The necessary manifestations of love, to include self-sacrifice and self-giving, and an ongoing readiness to forgive, could only continue to be present in a marriage fueled by God’s graces.
By the basic principles of neurology, we know that when a nerve ending is stimulated overtly and repeatedly, and the same with the human nervous system in general, such high levels of sensation cannot be sustained indefinitely, and before too long similar subsequent stimulations fail to produce the desired effects of shock, pain, or terror. As clergy have thus been acutely aware of, and involved with, the nuclear level assaults on marriage and family in recent decades, a lamentable indifference towards these institutions is likely to be inevitable in the hearts of many of them as a result. That is why the Pontifical Council on the Family, many years ago, taught that, “In many countries, divorce has become a true social ‘plague.’” 1
Nevertheless, that has been a half-century ago, and there’s been much “water over the dam” since then.
One specific phenomenon in this area is what a seminary theology priest-professor referred to as “serial polygamy.” Even though western Judeo-Christian sensibilities would largely be repulsed by the foreign institution of polygamy, this instructor’s shoulder-shrugging reaction to such revilement was one of “So what? We’ve got polygamy, too—it’s just that the multiple spouses are taken, not simultaneously, but in serial fashion!” Hence, the hypocrisy of condemnations of Mormons, and Arabic cultures, by those of our society at large over this practice: given divorce and remarriage, with the latter following the former, especially in the U.S., with nearly the same regularity and predictability as the day following the night. This ubiquitous practice has thus typically worn down even the most zealous and tenacious cleric, seeing the runaway recourse to annulments as the “only solution” following a divorce.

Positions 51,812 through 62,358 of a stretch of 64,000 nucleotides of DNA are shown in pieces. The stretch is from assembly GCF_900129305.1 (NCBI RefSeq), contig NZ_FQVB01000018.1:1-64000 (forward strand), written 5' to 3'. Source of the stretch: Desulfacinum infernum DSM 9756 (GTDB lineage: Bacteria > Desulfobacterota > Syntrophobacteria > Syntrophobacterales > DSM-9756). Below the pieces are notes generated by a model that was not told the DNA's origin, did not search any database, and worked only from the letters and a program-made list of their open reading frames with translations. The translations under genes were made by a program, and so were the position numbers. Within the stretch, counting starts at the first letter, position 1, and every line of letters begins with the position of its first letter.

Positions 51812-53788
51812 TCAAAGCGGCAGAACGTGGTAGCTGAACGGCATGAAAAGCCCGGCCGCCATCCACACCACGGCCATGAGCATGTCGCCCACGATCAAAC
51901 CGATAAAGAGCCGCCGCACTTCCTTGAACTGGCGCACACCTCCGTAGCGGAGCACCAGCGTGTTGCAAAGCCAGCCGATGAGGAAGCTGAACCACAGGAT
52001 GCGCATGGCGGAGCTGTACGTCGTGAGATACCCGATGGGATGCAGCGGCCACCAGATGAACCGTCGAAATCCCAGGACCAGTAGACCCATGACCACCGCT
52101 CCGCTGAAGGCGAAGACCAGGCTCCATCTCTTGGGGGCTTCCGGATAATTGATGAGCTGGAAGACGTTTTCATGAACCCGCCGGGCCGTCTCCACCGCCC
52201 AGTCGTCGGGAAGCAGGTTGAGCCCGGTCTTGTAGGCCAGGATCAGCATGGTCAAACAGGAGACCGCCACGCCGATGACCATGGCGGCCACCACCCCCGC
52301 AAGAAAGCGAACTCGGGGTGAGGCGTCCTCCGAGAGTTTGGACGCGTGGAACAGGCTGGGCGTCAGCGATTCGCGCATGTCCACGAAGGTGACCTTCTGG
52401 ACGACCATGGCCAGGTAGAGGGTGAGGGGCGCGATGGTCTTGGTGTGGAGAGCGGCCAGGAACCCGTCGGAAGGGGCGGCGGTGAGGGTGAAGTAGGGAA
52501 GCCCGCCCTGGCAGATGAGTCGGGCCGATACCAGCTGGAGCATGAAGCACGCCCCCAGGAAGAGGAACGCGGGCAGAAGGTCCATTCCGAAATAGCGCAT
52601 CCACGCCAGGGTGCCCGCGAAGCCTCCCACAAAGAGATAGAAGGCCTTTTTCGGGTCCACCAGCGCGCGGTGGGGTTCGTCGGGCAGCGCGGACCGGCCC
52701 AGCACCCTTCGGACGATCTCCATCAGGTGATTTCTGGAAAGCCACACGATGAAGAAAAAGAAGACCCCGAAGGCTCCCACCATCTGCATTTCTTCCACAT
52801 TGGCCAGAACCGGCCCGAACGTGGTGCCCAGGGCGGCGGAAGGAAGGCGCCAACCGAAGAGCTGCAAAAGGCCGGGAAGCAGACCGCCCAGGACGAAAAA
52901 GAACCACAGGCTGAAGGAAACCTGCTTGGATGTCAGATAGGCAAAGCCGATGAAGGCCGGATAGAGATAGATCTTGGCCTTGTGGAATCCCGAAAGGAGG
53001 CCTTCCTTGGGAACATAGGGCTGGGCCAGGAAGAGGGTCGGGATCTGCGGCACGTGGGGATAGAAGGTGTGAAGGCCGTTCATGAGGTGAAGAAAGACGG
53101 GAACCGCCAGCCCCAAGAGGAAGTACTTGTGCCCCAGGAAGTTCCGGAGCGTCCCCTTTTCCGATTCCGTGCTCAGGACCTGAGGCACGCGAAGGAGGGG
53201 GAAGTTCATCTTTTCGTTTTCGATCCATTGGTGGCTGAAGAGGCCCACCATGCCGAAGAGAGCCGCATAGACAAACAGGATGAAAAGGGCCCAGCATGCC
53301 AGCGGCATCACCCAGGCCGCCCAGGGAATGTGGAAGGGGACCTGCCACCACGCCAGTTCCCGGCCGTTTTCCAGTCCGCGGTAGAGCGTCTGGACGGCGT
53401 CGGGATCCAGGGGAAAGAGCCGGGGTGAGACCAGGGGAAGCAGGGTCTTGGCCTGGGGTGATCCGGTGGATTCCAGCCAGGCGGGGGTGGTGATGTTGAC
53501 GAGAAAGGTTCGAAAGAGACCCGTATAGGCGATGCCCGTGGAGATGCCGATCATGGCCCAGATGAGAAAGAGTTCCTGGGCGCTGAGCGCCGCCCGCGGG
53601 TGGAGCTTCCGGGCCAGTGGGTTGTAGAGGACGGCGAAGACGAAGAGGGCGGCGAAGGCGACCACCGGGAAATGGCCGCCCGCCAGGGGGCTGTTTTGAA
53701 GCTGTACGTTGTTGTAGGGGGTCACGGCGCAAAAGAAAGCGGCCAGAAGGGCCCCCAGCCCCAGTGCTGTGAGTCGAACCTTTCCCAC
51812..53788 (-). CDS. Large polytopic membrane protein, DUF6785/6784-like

Although such occasions would include inherent joy, one might find the infrequent celebrations in parishes of a 50th wedding anniversary to have a subtle note of sadness, as the event would usually be initially met with incredulity by other parishioners, as if to ask, “Is this even possible?” rather than such a wonderful accomplishment being the norm. Such a scenario would become just another casualty of our divorce and remarriage-crazed world.